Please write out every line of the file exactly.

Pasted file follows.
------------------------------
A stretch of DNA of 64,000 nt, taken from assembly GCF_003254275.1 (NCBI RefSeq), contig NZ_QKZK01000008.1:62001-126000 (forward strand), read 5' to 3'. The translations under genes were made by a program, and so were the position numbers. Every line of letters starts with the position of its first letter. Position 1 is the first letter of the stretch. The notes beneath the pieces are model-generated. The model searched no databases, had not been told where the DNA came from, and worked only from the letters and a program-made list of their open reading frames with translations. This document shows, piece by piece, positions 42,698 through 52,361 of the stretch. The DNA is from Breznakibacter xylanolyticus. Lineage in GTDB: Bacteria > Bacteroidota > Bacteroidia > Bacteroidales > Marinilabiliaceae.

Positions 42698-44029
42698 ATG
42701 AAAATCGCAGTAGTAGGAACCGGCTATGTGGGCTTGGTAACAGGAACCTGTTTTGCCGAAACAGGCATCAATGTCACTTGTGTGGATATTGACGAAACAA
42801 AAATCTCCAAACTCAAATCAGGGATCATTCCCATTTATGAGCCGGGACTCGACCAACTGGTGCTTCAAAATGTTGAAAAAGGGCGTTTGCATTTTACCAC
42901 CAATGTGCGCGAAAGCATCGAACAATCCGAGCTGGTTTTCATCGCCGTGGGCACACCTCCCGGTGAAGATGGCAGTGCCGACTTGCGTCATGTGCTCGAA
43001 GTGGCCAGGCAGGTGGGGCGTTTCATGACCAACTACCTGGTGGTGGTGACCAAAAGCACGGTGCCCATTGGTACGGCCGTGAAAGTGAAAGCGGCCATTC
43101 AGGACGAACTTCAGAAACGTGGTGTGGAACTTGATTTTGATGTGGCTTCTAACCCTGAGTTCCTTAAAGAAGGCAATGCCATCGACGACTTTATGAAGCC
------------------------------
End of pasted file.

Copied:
A stretch of DNA of 64,000 nt, taken from assembly GCF_003254275.1 (NCBI RefSeq), contig NZ_QKZK01000008.1:62001-126000 (forward strand), read 5' to 3'. The translations under genes were made by a program, and so were the position numbers. Every line of letters starts with the position of its first letter. Position 1 is the first letter of the stretch. The notes beneath the pieces are model-generated. The model searched no databases, had not been told where the DNA came from, and worked only from the letters and a program-made list of their open reading frames with translations. This document shows, piece by piece, positions 42,698 through 52,361 of the stretch. The DNA is from Breznakibacter xylanolyticus. Lineage in GTDB: Bacteria > Bacteroidota > Bacteroidia > Bacteroidales > Marinilabiliaceae.

Positions 42698-44029
42698 ATG
42701 AAAATCGCAGTAGTAGGAACCGGCTATGTGGGCTTGGTAACAGGAACCTGTTTTGCCGAAACAGGCATCAATGTCACTTGTGTGGATATTGACGAAACAA
42801 AAATCTCCAAACTCAAATCAGGGATCATTCCCATTTATGAGCCGGGACTCGACCAACTGGTGCTTCAAAATGTTGAAAAAGGGCGTTTGCATTTTACCAC
42901 CAATGTGCGCGAAAGCATCGAACAATCCGAGCTGGTTTTCATCGCCGTGGGCACACCTCCCGGTGAAGATGGCAGTGCCGACTTGCGTCATGTGCTCGAA
43001 GTGGCCAGGCAGGTGGGGCGTTTCATGACCAACTACCTGGTGGTGGTGACCAAAAGCACGGTGCCCATTGGTACGGCCGTGAAAGTGAAAGCGGCCATTC
43101 AGGACGAACTTCAGAAACGTGGTGTGGAACTTGATTTTGATGTGGCTTCTAACCCTGAGTTCCTTAAAGAAGGCAATGCCATCGACGACTTTATGAAGCC